A City-commissioned traffic study on street design options for lower Broadway Street was completed this week. Designs including bike lanes received lower scores than the design that did not because consultants assumed protected bike lanes would be installed on adjacent streets.
The conclusion of the analysis by Pape-Dawson Engineers was to recommend the design as originally proposed – without bike lanes – to provide the best scenario for “vehicles, pedestrians, transit, and … utility lanes for parking/rideshare and loading and unloading,” according to a memo the consultant firm sent to the City’s Transportation and Capital Improvements (TCI) department.
The option that includes protected bike lanes would, according to the study, sacrifice “existing on-street parking currently along lower Broadway near Jones Avenue and provide less opportunity for landscaping/trees and low impact development features.”
The study was triggered by a request from Mayor Ron Nirenberg, who believes protected bike lanes should be featured on the entire length of the three-mile, $42 million Broadway redevelopment. As designed so far, the project only includes bike lanes on the northern two miles of the project starting at Hildebrand Avenue.
“We can see with this new analysis, that old car-first assumptions and priorities yield the same results: more congestion and less space for alternatives,” Nirenberg said via text. “It’s time to get serious about building modern, multimodal infrastructure.”
Councilman Roberto Treviño (D1), who represents the area downtown and north of downtown where the street project is located, said Council should trust the professionals the City hired to design the project.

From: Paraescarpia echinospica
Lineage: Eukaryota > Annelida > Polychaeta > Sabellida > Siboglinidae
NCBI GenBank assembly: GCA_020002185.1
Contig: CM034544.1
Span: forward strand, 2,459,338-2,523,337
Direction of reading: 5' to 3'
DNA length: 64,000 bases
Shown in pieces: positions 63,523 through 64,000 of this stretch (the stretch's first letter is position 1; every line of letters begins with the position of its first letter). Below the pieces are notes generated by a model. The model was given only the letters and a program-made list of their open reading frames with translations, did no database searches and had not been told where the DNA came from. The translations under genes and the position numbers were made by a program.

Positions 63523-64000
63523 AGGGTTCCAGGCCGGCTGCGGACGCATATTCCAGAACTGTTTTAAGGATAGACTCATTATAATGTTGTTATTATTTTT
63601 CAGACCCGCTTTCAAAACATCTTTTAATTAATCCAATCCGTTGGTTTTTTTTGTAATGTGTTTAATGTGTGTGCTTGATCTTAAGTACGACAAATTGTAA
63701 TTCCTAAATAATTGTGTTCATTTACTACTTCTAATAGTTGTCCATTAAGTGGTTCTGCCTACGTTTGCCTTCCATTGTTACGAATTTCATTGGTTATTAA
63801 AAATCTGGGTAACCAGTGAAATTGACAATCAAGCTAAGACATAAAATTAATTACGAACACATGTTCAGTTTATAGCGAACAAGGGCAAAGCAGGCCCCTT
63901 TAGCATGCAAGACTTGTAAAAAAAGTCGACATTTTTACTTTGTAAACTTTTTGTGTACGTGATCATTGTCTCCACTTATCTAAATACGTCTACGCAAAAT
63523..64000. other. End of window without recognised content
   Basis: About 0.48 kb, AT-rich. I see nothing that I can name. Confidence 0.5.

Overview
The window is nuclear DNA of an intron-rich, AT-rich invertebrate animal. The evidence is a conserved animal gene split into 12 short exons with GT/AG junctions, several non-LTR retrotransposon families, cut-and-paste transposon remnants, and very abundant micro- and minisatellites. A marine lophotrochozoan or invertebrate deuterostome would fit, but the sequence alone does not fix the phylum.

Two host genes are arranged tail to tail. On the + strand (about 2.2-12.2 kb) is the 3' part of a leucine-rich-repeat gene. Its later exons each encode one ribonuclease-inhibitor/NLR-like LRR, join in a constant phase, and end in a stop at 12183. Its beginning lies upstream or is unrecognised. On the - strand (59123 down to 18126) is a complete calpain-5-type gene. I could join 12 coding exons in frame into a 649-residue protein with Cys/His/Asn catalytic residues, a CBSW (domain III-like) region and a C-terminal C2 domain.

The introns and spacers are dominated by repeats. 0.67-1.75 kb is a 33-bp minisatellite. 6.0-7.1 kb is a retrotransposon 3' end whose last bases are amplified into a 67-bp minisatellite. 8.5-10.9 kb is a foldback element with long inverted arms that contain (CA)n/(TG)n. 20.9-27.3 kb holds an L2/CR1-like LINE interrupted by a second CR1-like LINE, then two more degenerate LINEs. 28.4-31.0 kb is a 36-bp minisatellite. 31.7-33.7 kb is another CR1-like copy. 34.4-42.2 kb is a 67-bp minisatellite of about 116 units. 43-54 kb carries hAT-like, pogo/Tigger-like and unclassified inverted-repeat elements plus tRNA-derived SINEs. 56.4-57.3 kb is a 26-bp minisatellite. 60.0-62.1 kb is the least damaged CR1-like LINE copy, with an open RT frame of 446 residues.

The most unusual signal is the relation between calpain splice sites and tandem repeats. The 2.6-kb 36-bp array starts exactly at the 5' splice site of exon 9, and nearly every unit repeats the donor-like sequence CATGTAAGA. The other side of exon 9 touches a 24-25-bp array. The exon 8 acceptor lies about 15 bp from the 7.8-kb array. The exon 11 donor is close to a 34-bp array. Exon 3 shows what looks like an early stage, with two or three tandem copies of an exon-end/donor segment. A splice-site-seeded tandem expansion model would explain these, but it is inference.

“I’m going to go with what the reports are saying,” Treviño said, and trust City staff’s original recommendation.
He has also questioned the mayor’s and Council’s authority to weigh in on the design of streets funded by bond packages.
“No elected official should ever be in a position to pressure a design professional when it comes to life safety issues,” Treviño said. “This is not something we should be doing.”
The Council’s Transporation and Mobility Committee will review the study on Sept. 16. Click here to download a copy of the Pape-Dawson study.
Councilwoman Shirley Gonzales (D4), who chairs that committee, said she supports the design that includes protected bike lanes on lower Broadway, but disagrees with the analysis as a whole.
“I was extremely disappointed with the process that they went about getting the results,” Gonzales said, noting that, while the study includes vehicular traffic numbers, it does not for pedestrians and cyclists.
The study notes that it used “a traffic simulation model for all roadway users and movements, including cars and trucks, transit, pedestrians, bikes, and on-street parking” to establish a baseline of the current traffic and adjusted for future growth in the area.
While it includes a diversion to Avenue B or North Alamo Street for cyclists as a consideration for the study, it does not take into account how other streets would absorb vehicular traffic, Gonzales noted.